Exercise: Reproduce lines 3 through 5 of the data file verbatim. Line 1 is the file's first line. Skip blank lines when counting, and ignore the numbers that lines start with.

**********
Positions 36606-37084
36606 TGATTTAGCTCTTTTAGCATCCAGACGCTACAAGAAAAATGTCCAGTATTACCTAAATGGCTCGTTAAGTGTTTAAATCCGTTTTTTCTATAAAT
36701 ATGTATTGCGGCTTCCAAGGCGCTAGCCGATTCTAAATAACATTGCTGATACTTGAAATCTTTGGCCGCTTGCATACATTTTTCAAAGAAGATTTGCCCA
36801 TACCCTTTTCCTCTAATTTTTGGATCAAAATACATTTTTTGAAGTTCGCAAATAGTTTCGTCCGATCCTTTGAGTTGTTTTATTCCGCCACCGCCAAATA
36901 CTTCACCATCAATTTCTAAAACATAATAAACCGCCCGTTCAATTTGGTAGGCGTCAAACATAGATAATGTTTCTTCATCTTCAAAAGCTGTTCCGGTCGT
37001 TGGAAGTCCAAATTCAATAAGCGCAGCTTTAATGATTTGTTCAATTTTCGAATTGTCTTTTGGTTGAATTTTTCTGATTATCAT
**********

36701 ATGTATTGCGGCTTCCAAGGCGCTAGCCGATTCTAAATAACATTGCTGATACTTGAAATCTTTGGCCGCTTGCATACATTTTTCAAAGAAGATTTGCCCA
36801 TACCCTTTTCCTCTAATTTTTGGATCAAAATACATTTTTTGAAGTTCGCAAATAGTTTCGTCCGATCCTTTGAGTTGTTTTATTCCGCCACCGCCAAATA
36901 CTTCACCATCAATTTCTAAAACATAATAAACCGCCCGTTCAATTTGGTAGGCGTCAAACATAGATAATGTTTCTTCATCTTCAAAAGCTGTTCCGGTCGT